A wonderful gift

Yesterday, Kate told a very interesting tale in her blog post.

Way back in August – my son gave me a book, it was a hardback with pages full of questions about my life. I was asked to complete it and give it back to him as a Christmas present.

The post is the story of the book.  The reliving of her life through words and photos, written in her own hand.

So many of us communicate through electronic means these days that soon there will be no trace of our handwriting.  Reading the post brought back a memory for me.  Some years ago I obtained copies of the 1901 and 1911 census forms with regard to my paternal grandparents family.

The most fascinating detail for me was that the forms were filled in and signed by my grandfather’s hand.  My father was born at the tail-end of 1911, so his arrival was too late to appear.  Eleven years later, my grandfather died.  I do have the odd photo and many stories of his life, but those forms are the only REAL link I have to the man.

The most fascinating detail for me is that the handwriting is exactly the same as my fathers!

Just think how fascinating it would be to have my grandfather here to look back at those photos and tell about them from the ‘inside’!  The day they were taken, was it a special day?  Who took the photos, were they wearing Sunday best?  What stage the children were at, how was the business doing…..

That would begin the journey to his siblings, his parents and perhaps his grandparents.  I do know who they were, I have the lists and thanks to an uncle, older than my father, some very rich tales so lovingly told to us when we were young.  Alas, all the older generation have moved on to the great family gathering in the sky.  One by one the clods of soil separated us from the older generation, and with them died the stories.  We were far to young to think of asking them to write down their memories.

Do you have children or grandchildren?  Have you thought of making a memory bank for them?  I know that Maria at Silver Fox Whispers is an avid Memory Book maker.

Details of the book that Kate used are on her Blog, but you could write your own and self publish.  Blurb.com are easy to follow and give an excellent finish. Elly has produced several books with them, both soft and hard covered, the photos in particular are excellent quality.

Now where did I put that pen…. I wonder if I can still do joined up writing?

8 thoughts on “A wonderful gift

  1. wisewebwoman

    Lovely post GM, thanks for the link to Blurb, I am writing my mother’s story and will use that for a chap book for the family.
    We need to put these memories down before we are separated by the clods.
    I wish, like you, that I had known my paternal grandfather ( have a brother who is the head off him) who died in a flu epidemic. He was a painter and an artist and worked on the estate of the great house of the town as did his father and grandfather before him and I do believe this is what saved the family from the so-called “Famine” which I call “Deliberate Extermination”.
    XO
    WWW

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  2. rummuser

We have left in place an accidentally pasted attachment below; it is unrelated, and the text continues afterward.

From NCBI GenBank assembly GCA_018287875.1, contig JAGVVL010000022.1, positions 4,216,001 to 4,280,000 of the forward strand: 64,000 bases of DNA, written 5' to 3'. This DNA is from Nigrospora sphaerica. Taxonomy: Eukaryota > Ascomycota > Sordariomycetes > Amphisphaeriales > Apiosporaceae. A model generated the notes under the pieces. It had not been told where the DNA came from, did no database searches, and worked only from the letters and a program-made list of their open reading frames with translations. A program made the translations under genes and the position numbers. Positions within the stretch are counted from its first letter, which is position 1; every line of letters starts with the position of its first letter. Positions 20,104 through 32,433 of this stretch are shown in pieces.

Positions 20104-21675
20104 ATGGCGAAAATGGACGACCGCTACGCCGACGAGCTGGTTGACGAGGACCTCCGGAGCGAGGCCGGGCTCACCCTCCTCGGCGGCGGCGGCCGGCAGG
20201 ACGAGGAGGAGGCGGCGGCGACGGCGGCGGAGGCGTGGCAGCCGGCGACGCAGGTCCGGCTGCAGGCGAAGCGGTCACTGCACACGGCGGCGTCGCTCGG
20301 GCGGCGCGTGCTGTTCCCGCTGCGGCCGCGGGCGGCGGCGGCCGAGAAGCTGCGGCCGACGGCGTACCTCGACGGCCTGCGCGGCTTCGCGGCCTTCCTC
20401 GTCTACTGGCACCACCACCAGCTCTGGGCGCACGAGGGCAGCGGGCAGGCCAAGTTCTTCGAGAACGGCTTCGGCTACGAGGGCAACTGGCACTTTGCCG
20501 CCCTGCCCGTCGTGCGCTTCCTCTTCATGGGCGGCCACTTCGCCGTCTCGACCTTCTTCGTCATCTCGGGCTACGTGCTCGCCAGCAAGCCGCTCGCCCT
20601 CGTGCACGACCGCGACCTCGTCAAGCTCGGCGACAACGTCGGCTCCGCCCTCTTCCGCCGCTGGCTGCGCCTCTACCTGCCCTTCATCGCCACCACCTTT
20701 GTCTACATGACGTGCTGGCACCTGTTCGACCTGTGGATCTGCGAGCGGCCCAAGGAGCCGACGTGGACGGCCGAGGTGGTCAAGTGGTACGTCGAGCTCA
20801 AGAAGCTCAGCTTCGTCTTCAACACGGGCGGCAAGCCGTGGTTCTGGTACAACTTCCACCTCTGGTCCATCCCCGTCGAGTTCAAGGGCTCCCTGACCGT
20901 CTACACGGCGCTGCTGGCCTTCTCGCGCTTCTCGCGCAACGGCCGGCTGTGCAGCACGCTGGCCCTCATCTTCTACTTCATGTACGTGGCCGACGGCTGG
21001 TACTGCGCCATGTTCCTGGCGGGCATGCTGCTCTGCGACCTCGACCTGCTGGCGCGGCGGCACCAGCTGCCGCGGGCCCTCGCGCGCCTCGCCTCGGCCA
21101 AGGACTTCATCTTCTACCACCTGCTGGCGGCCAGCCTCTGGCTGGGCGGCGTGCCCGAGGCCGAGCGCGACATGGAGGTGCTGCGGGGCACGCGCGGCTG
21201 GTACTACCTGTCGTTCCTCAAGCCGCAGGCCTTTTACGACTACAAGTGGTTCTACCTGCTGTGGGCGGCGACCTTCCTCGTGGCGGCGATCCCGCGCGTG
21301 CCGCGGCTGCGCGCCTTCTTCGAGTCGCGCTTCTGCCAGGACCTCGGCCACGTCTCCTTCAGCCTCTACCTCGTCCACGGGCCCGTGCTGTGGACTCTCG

I had a flowing and very readable hand writing till the palsy decided to play spoil sport. Luckily, my signature has not got affected, but my hand writing has gone for a toss.

    Ranjan has the complete record of my and Urmeela’s life as well as both our families. My brother had just been to Pune for a visit and sat with my father and collected a lot of details for precisely this purpose.

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  3. Grannymar Post author

    WWW – I unfortunately never knew either grandfather, Mammy’s father died in his sleep before any of his grandchildren were born.

    Ramana – So long as you can sign the cheques, you will be fine! 😉

    I am glad your brother had this opportunity to gather the family history. I have discovered when talking to my sister about early childhood memories, that they are often first time stories for her. She was much younger and was away at boarding school for several years. I suppose by the time she got to know the older generation they were more interested in their ailments! 🙁

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  4. Brighid

    I dearly wish I had listened more closely to my grandmother. That said I have tried to log my father’s stories, in written form and audio. I had him just tell things as he remembered them and it has been fun for both of us. My mother will not do it, I have no idea why.

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  5. nick

    What a brilliant idea, to give his mum a book full of questions about her life. I wish I’d had that idea when I was a kid. Of course I know all about my mum’s life now but that would have informed me a lot quicker!

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  6. Grannymar Post author

    Brighid – So many of us think we will be around forever and by the time the younger generation think of showing an interest or asking questions, it is too late.

    Nick – It is also a nice idea for anyone with children to pass on the info to them or to a new grandchild – a ready made potted history of their ancestors.

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  7. paulo1

    Sadly the only thing I remember my grandmother saying was ” whats the first part of a cow to go over the fence ?” What’s that Grandma ? said I. ” It’s breath” said she and giggled into her handkerchief. I never understood if it was a play on breadth or what but it’s all I’ve got. Oh and she made the best apple pies I’ve ever tasted even to this day.

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